By Charles Brousse
George Bernard Shaw’s plays, particularly the lesser known ones, are rarely seen in Bay Area theaters these days—a supposition verified by a quick Google search. That being so, I was greatly anticipating California Shakespeare Theater’s production of his 1897 comedy, You Never Can Tell. Is it an overlooked jewel, or did it disappear because of lack of merit? Or, perhaps the neglect is simply because recent generations put Shaw’s works in the same category as the original iPhones—quaint “classics” that are fun to look at in museums, but unsuited for modern users/audiences?
After attending Cal Shakes’ opening night production last weekend, I’ve concluded that none of the foregoing explanations are entirely accurate. You Never Can Tell is minor Shaw, in no way comparable to masterpieces like Heartbreak House and Arms and the Man, for example, but perfectly capable of providing theatergoers—who make the trek out to Bruns Amphitheater in the Orinda hills during the play’s five-week run—with a solid evening’s entertainment and a reminder of how much we’ve been missing.
To make that happen takes the right approach, and the company’s visiting director, Lisa Peterson—who has lately been specializing in Shaw revivals around the country—seems to have found it. Countering the Anglo-Irish playwright’s predilection for wordiness and preachy pronouncements, she interjects a mix of music, dance and general physicality by brightly costumed characters who make the most of their comedic opportunities, even as she keeps the author’s radical (for the times) messages about the value of female equality and the perils of bourgeois love and marriage clearly in view.
In pulling this off, Peterson is assisted by a corps of talented artistic associates. Designer Melissa Torchia’s turn-of-the-century costumes range from sober to extravagant, depending on whether the character being dressed is meant to be a bearer of Shaw’s social commentary or a playful ornamentation. Paul James Prendergast’s sound design keeps toes tapping with music of the era, fully exploited by movement choreographer Rami Margron. York Kennedy’s holiday-bright lighting design helps to maintain an exciting atmosphere throughout, reminding us that this is a summer show that takes place during high vacation season.
Speaking of which—while normally I don’t care for transposing foreign plays from their original settings to American equivalents, inhabited by American actors speaking with flat American accents, in this case it works. The reason, I would guess, is that the English seaside resort that Shaw references is probably Brighton, whose ambience is not that different from Santa Cruz, where Peterson grew up. In any event, scenic designer Erik Flatmo’s twinkle-light-outlined Big Dipper and leaning haunted castle provide just the right suggestion of amusement park frivolity. As for the American voices: Better those than poorly rendered standard British.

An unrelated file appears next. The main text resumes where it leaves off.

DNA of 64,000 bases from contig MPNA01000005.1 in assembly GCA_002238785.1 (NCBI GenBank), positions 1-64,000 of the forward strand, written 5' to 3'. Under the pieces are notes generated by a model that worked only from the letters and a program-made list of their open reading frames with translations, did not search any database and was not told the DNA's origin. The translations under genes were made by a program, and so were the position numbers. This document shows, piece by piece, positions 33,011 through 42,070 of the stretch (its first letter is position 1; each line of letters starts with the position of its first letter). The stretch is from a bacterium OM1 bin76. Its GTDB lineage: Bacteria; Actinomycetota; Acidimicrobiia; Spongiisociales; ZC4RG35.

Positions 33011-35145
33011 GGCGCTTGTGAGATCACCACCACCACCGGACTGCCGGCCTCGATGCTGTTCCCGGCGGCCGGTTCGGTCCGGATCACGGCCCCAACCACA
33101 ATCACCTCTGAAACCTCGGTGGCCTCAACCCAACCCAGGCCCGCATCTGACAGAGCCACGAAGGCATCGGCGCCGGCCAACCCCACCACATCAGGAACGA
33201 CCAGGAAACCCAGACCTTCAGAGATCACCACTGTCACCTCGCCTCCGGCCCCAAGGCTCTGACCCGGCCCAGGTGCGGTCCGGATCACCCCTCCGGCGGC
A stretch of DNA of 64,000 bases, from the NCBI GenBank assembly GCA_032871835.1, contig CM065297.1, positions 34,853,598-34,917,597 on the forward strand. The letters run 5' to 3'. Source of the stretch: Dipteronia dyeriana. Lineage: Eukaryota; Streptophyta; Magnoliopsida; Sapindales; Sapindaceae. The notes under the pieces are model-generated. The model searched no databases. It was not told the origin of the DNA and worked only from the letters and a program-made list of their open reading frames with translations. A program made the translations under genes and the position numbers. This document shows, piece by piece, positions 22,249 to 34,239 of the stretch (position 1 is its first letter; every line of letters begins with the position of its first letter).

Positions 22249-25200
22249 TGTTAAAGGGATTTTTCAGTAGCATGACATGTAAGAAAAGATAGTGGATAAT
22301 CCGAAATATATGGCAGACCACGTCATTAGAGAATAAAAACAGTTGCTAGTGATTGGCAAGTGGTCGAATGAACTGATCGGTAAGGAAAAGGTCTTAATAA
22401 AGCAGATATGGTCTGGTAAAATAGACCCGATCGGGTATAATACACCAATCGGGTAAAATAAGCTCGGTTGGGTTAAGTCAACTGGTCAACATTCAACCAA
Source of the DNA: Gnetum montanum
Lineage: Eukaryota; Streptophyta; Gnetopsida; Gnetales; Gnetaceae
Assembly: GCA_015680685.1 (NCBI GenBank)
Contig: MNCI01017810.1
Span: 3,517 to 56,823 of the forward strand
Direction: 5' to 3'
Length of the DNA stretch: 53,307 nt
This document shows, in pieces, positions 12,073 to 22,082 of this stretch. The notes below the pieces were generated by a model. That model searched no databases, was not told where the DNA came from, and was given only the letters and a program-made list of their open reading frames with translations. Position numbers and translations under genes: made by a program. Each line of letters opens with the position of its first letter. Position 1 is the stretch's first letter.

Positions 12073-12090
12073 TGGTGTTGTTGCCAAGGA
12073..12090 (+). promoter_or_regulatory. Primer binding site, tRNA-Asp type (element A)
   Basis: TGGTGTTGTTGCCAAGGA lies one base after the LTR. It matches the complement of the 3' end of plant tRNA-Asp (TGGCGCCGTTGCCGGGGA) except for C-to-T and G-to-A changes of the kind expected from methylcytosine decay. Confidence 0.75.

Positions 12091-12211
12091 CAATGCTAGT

Accents aside, Cal Shakes’ cast is first-rate from top to bottom. Among the several relationships that form the play’s rather convoluted plot, three in particular stand out in their importance, all of them involving a certain Mrs. Clandon. Ably portrayed by Elizabeth Carter, she is a successful writer of self-help books and ardent feminist, who has come to the beach town for a holiday with her bumptious twins, Dolly (Khalia Davis) and Philip (Lance Gardner). They insistently question about their father, whose identity their mother has kept secret because of her conviction that women don’t really need men, especially disagreeable men. Then, suddenly, he (Michael Torres) turns up as the landlord of the free-spirited dentist Valentine (Matthew Baldiga) who Mrs. Clandon’s elder daughter Gloria (Sabina Zuniga Varela), despite her mother-instilled feminist convictions, unexpectedly falls in love with. Yes, it’s a small world.
By the end of the day, helped along by advice from the family lawyer (Anthony Fusco), a voluble waiter (the irrepressible Danny Scheie), and a learned retired judge (Liam Vincent), everything has shifted. Which all goes to show, as Shaw reminds us—perhaps a few too many times, but nevertheless true—that in life as in love, “You never can tell.”
NOW PLAYING You Never Can Tell runs through September 4 in the Bruns Amphitheater, 100 California Shakespeare Theater Way, Orinda; 510/548-9666; calshakes.org.